The importance of a positive workplace culture.

“Employees make hundreds of decisions on their own every day, and culture is our guide.”
- Harvard Business Review

Katie Johnson

Director

ESE Consulting

2016 Graduate Rob Hunt Transformational Leadership Program

The definition of workplace culture is, “The underlying values, beliefs and principles that serve as a foundation for an organisation’s management system.” Workplace culture is derived both from the imposed organisational structure as well as from the personalities of the individual employees. Workplace culture includes the methods with which people interact and how or if they network with each other. Workplace culture affects how people feel while at work.

(Quote: visionomics.com)

In today’s world, businesses have to consider and put time and energy into creating a positive workplace culture. It is no longer an option but essential to success.

To attract and retain the best possible candidates for your business, a few factors need to be considered. Firstly, can you describe your current workplace culture? Is it positive? Have you approached employees to gain feedback on their perspective?

Businesses are created using different goals and beliefs and these are the foundation for developing workplace culture. People’s personalities and ways of interacting with each other set the scene for workplace culture. It is important to understand these elements to ensure you are focussing your efforts in the right areas within your business to effectively influence your workplace culture.

According to Frances Frei and Anne Morriss at Harvard Business Review:

“Culture guides discretionary behaviour and it picks up where the employee handbook leaves off. Culture tells us how to respond to an unprecedented service request. It tells us whether to risk telling our bosses about our new ideas, and whether to surface or hide problems. Employees make hundreds of decisions on their own every day, and culture is our guide. Culture tells us what to do when the CEO isn’t in the room, which is of course most of the time.”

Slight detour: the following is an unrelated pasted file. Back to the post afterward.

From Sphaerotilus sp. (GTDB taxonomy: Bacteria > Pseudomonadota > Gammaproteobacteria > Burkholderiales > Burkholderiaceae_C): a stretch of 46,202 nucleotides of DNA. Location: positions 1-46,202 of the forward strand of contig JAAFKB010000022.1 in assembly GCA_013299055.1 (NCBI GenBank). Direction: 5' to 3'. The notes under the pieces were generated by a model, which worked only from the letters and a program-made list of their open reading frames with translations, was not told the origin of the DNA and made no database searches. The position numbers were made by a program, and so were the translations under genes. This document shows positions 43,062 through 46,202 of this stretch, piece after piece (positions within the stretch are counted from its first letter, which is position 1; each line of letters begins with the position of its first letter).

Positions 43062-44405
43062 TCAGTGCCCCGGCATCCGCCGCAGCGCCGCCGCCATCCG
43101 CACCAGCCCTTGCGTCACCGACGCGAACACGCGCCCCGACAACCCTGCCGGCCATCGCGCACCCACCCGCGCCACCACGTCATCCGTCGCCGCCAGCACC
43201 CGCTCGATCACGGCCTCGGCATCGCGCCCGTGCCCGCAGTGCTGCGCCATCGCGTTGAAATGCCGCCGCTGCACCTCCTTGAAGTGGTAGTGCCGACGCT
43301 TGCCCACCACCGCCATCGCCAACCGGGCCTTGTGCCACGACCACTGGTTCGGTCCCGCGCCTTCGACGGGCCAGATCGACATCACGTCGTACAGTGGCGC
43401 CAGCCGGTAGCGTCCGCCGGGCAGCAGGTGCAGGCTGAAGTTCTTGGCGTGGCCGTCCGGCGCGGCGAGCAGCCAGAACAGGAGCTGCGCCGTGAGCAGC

Where to next? When you fully understand what workplace culture is and what your current position is, you need to determine what your desired workplace culture looks like. How would you like your employees to feel about coming to work in your business each day? What vision do you have to create a positive workplace culture that will positively influence and drive your employees to want to succeed?

Employee engagement and culture are closely intertwined. Providing a working environment that is challenging, rewarding, inclusive and flexible, is the key to creating an attractive workplace culture.

Leaders within your business are pivotal in driving and ‘living’ the workplace culture and as a result must be all on the same page and committed to the same goal. It will take time initially to develop the new and improved culture but the on-going benefits far outweigh the original energy invested. The benefits are endless. Not only can you attract and retain the best people for your business but you will have loyal and committed workforces who are working towards a common goal to make your business bigger and better than ever before. Absenteeism will reduce, productivity will increase and you will become an ‘employer of choice’.

So how can your business develop the culture necessary to thrive in today’s business world?

  • Have clearly defined company values and behaviours. These values need to be relevant and up-to-date. The best way to develop company values is to include employees in the development process. The values will create transparency with your businesses expectations and will assist to guide performance management.
  • Hire the right people. Use a proven methodology to ensure that you are recruiting people into your business that share your company values.
  • Practice what you preach. Live by these values and behaviours everyday.
  • Provide feedback in real-time. Immediately call people out on behaviour that conflicts with the company values and hold them accountable. Reward employees for living the values and behaviours that are consistent with the desired culture.
  • Utilise the skill-set within your business and seek the opinion of others. No-one has all the answers and employees want to have a voice and a meaningful impact.
  • Work as a team. This statement speaks for itself. Support each other and work together to create an environment where no-one is left ‘carrying the can’.
  • Supportive leadership. The culture of a business is driven by leadership. Support your employees and let them know that their work is appreciated. Provide them with the right tools to perform in their roles effectively and fully listen to them when they speak. Provide flexibility and freedom wherever possible.

It is essential that leaders create a positive workplace culture as a means of developing a successful and long-lasting business.


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